Here's a look at Wednesday's tech stories:
Third-round Yahoo! bids are reportedly due on Wednesday
Re/code reports Silicon Valley's never-ending M&A soap opera, also known as Yahoo! (YHOO) , will see third-round bids for its core business arrive today. "The final selection process" to decide the winning bid is expected to happen around July 18.
Second-round bids were reportedly provided by Verizon (VZ) , AT&T (T) , private equity firms, and a group led by Quicken Loans founder and Cleveland Cavaliers owner Dan Gilbert. With some of the bids also covering Yahoo!'s patents and real estate, and some only covering the core business, their values reportedly range from about $3.5 billion to over $5 billion.
Either way, the sale price is set to equal a small portion of Yahoo!'s current $35.6 billion market cap, given the lion's share of the company's equity value is tied to its stakes in Alibaba and Yahoo! Japan.
Twitter reportedly estimates it has 10 million Chinese users, adds ex-Facebook CTO to board
Twitter's (TWTR) estimate, which comes from a source speaking with TechCrunch, suggests close to 3% of the company's user base is in China, even though its service is blocked in the country. Chinese users often circumvent the block by installing VPN software.
However, 10 million users still pales in comparison to the 261 million claimed by Chinese microblogging leader Weibo (WB) as of March. LinkedIn (LNKD) , which isn't blocked in the Middle Kingdom, claimed 13 million users for LinkedIn China last December.
Verizon is reportedly hiking prices, upping data allotments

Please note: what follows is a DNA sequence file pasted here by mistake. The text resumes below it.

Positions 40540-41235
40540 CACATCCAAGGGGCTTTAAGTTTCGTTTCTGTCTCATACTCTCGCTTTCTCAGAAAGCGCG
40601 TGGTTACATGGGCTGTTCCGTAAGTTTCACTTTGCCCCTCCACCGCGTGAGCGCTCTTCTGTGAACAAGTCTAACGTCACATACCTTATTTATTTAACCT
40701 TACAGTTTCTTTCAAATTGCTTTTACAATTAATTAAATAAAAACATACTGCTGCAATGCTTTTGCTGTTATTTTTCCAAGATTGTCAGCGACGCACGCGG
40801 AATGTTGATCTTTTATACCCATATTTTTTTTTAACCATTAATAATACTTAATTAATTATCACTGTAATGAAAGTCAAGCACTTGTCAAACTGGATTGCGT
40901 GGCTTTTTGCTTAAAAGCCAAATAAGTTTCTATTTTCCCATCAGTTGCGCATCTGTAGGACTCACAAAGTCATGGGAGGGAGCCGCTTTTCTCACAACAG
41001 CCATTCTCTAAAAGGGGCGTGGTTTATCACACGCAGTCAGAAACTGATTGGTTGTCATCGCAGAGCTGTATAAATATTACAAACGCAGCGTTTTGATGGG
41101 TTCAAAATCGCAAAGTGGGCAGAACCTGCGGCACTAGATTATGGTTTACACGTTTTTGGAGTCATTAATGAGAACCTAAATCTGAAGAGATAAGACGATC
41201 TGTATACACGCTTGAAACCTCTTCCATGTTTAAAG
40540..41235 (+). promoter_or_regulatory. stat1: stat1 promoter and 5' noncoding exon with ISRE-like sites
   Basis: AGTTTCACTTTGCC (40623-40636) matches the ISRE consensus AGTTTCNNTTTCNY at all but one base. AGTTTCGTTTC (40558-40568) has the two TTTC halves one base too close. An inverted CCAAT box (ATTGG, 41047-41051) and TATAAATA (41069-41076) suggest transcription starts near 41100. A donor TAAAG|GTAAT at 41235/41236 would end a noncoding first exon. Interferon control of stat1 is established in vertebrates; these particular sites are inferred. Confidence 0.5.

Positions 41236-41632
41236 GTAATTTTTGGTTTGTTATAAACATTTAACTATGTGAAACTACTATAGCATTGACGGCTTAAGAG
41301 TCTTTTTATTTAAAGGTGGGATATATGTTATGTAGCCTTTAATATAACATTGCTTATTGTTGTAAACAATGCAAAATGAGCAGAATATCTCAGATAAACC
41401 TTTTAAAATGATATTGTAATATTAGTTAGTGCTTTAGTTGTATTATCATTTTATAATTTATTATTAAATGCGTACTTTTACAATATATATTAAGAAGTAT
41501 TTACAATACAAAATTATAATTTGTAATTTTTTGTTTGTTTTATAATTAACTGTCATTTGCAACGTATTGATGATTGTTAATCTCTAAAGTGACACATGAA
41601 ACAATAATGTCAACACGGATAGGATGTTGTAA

Though T-Mobile (PCS) continues to grab low-end U.S. mobile consumers with its aggressive pricing, Verizon, which claims an outsized share of high-end consumers and corporate accounts, appears confident in its ability to maintain a premium pricing strategy.
Big Red is hiking prices for monthly service plans that currently go for $30 to $100 per month by $5 to $10 per month, while simultaneously upping monthly data allotments by anywhere from 1GB to 6GB.
The report follows one stating Verizon will allow consumers to roll over unused data, and -- replace data overage fees with a "Safety Mode" that reduces data speeds until the end of the month. It also follows a first quarter during which Verizon lost 8,000 postpaid phone subscribers. T-Mobile added 877,000.
Netflix partners with Comcast to support Comcast's set-top software
Netflix's (NFLX) deal with Comcast (CMCSA) to make a Netflix app available on Comcast's X1 software platform -- it provides integrated access to live TV, DVR, and streaming services -- is far from the streaming giant's first partnership with a pay-TV provider. Netflix already has deals with Dish Network (DISH) and international pay-TV firms, as well as some small U.S. cable providers. However, the deal is one of Netflix's most notable pay-TV tie-ups for a couple of reasons.
First, because of Comcast's sheer size: The cable giant had 22.4 million video customers at the end of March, and operates in a U.S. market that still accounts for 58% of Netflix's streaming subscriber base. Having a Netflix app show up on the TV interface used by many of those 22.4 million customers should be a pretty useful tool for winning over some of those Comcast customers who aren't already subscribed to Netflix.
Second, because Comcast, along with Disney and Fox, is a co-owner of Netflix rival Hulu. The fact Comcast is willing to play nice with Netflix in spite of its ties to Hulu amounts to an admission of Netflix's U.S. streaming dominance. It might also be an admission that Comcast needs to be pragmatic as it contends with both cord-cutting and telco/satellite TV competition, and give customers what they want even if that means teaming up with a rival of sorts.
Thanks to the deal, Netflix closed up 1.3% on Tuesday in spite of a 0.8% Nasdaq drop. There could be hopes the agreement will compel other major U.S. pay-TV providers to strike similar deals. Verizon, Time Warner Cable (TWC) , and AT&T (T) and subsidiary DirecTV are among the possibilities.
All of those companies probably wish Netflix didn't exist, but Netflix has grown to the point where those companies are better served by swallowing their pride and actively supporting a video service whose customer satisfaction ratings are much higher than theirs.